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Audi TT RS review – a five-cylinder quattro coupe, what’s not to like? - Interior and tech

Huge performance and a mesmerising soundtrack, but the TT RS can't capture true sports car greatness

Evo rating
Price
from £52,450
  • Devastatingly quick, sounds great
  • Adjustability is not the TT RS’s thing

Interior and tech

If there were to be a template for how sports car interiors should all look in the future, this would probably be it. The TT RS builds on the already excellent TT, itself a beacon of minimalist design and exceptional build quality.

Despite the pared-back nature of the new TT RS’s interior, it’s chock full of brilliant detailing and little features that make you realise that Audi really thought about the cabin in a different way to most other manufacturers. The first thing that strikes you are the three propeller inspired air-vents, then look closer and you realise that they also inhabit the controllers for the entire HVAC system, having twist knobs that also function as temperature and fan displays. This unconventional and minimalist layout takes a little getting used to – the heated seat button is easy to miss (it’s within the outer most air vent) and directing airflow isn’t intuitive (you have to rotate the outer bezel until you feel it pointing in the desired direction) – but once you’re familiar with it you’ll find other climate and heater control terribly old fashioned.

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The steering wheel is taken from the Audi R8 supercar, but with the shrunken steering wheel boss and red starter button it looks like it could have come straight off a concept car. The other new button controls the ‘drive select’ function, allowing drivers to alter the behaviour of the car via the 12.3-inch ‘Virtual Cockpit’.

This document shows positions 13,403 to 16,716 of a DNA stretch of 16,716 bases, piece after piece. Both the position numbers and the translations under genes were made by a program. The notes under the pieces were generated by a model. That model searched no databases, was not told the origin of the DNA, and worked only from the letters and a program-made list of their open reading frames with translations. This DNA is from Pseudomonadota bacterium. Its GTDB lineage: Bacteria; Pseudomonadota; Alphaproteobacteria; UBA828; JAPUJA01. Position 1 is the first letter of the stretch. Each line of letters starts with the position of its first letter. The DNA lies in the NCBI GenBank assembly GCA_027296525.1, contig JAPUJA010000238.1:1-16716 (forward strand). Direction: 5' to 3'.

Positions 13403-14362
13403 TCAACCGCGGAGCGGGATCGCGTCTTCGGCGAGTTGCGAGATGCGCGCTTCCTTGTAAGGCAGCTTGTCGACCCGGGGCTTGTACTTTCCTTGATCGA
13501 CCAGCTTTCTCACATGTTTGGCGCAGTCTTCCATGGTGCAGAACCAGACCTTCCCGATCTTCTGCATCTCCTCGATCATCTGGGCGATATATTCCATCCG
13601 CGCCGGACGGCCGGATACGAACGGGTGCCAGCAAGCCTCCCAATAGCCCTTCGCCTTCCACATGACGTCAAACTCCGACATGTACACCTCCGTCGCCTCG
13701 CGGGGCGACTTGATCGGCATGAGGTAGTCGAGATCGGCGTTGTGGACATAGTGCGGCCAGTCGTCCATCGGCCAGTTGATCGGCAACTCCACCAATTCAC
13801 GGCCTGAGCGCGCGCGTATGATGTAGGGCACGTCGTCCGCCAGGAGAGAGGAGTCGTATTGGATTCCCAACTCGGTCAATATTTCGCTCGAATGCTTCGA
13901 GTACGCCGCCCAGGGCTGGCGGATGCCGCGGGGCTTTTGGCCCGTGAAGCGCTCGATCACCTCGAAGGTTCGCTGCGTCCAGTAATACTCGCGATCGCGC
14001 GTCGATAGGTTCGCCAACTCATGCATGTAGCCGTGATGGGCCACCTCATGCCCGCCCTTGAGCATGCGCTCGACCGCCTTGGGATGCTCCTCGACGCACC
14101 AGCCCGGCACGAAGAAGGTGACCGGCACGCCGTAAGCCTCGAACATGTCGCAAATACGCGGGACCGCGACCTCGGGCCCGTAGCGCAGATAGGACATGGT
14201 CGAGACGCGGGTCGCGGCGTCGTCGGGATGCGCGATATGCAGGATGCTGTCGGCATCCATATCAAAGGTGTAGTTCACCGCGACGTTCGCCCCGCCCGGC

Speaking of which, Audi’s revolutionary driver information system is the only infotainment screen in the TT and as such is less superfluous than in other Audi models fitted with the same virtual cockpit. This leaves the inteior free of ugly displays and unnecessary buttons. The basics are just so right in the TT, there is no need for anything more.

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Despite having what Audi call back seats, in usual TT fashion they are only suitable for very small children or extra luggage. Boot space is generous for the class and if you fold the second row you're left with an oddly shaped, but still usable cargo area.

The same compliments surrounding practicality cannot be leveled at the TT RS Roadster. It does not have back seats at all and its boot is surprisingly small, the folding cloth roof taking up both spaces. It’s just another sacrifice you have to make for miles and miles of headroom. 

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